A Portfolio Incentive System (FIS)
Since workers have different risk aversions and different expectations, a wage system that takes this into account should allow for some individual wage specification. Instead of forcing the worker to take the firm’s market value, Vnz as his “portfolio”, let him freely choose a portfolio in state z (when he is hired) which at that time has the same market value Vjz as “his” firm. Then his reward is the change in the market value of this portfolio in the time between state s and z (seSz) multiplied by an. Having defined the change in the market value of the portfolio chosen by worker i in states s and z Equation (3) has to be replaced by Equation (4). This equation then describes the “Portfolio Incentive System” (FIS).
There are two main advantages of FIS with respect to risk allocation: (i) the worker avoids paying the transaction cost to the bank and there is no diversification problem created by the indivisibility of share; (ii) a risk-averse worker can choose a risk-free portfolio; a less risk-averse worker a risky portfolio. Moreover, every worker can choose according to his expectations. If a worker faces a high probability of being laid off, and expects a decrease in the market value of “his” firm, he may choose shares in other firms or a negative number of shares of “his” firm. Then his wage is higher, the more the market value of “his” firm decreases. By buying a negative number of shares the worker can avoid, or at least reduce, the financial risk produced by PPS, PIS, and MIS.
A possible advantage of FIS with respect to risk allocation is that a firm may have to pay high wages though its own profit and liquidity may be poor. Hence, the firm incurs additional risks which have to be borne primarily by its shareholders. The firm can, however, hedge against his risk. If it knew in state z the end-of-period wage base of every worker, then it would aggregate all portfolios chosen by its workers, weighted by the wage bases, and immediately buy this portfolio on the stock exchange. This would give a perfect hedge. In fact the firm does not know state z whereas the wage base depends on the sign of (Vjs —Vjz). Hence, it does not know in state z exactly the fraction of (Vjs — Vjz) which the worker will receive. The hedge, therefore, remains imperfect.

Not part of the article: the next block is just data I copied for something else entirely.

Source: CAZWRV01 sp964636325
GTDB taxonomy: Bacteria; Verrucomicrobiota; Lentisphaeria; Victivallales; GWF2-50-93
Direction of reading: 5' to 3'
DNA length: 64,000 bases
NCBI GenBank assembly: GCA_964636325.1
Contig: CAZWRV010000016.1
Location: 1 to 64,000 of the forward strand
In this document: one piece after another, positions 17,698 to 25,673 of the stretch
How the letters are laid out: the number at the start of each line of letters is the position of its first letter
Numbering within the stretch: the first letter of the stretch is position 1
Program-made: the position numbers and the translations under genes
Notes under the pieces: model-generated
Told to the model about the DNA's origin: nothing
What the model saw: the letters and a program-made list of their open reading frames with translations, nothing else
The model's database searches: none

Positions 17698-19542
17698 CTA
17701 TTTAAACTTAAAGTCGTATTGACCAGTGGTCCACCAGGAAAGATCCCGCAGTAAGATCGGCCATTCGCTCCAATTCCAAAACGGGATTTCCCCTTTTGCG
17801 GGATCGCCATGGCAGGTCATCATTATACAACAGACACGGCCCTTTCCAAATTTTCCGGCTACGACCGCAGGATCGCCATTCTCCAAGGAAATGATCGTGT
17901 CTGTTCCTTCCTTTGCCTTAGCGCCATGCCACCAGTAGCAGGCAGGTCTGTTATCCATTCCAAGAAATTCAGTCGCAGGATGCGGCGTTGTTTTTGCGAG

FIS implies a similar hiring and firing policy as MIS insofar as it relates to employment risk. With respect to productive efficiency we have demonstrated above that FIS, theoretically requires that b.Jb. equals the ratio of the marginal gross contribution of worker i and j. Assume that the worker’s portfolio contains negative shares of “his” firm whereby his Vjs is higher as the market value of the firm in state s is lower. Does this create a “negative” performance incentive from the viewpoint of the firm or even a “sabotage behaviour” and hence productive inefficiency.
The answer would depend on the efficiency of the capital market. If it is efficient such that Vnz reflects correctly all monetary performance effects, then a worker receives about “his” marginal gross contribution for a marginal performance increase. The worker cannot benefit from a sabotage behaviour as the market would anticipate that. The converse would obtain, however, if the capital market functions in an inefficient manner (Franke, 1977 a).
Source: Fiscal Policy and Resource Allocation in Islam, Ziauddin Ahmed, Munawar Iqbal and M. Fahim Khan. Republished with permission.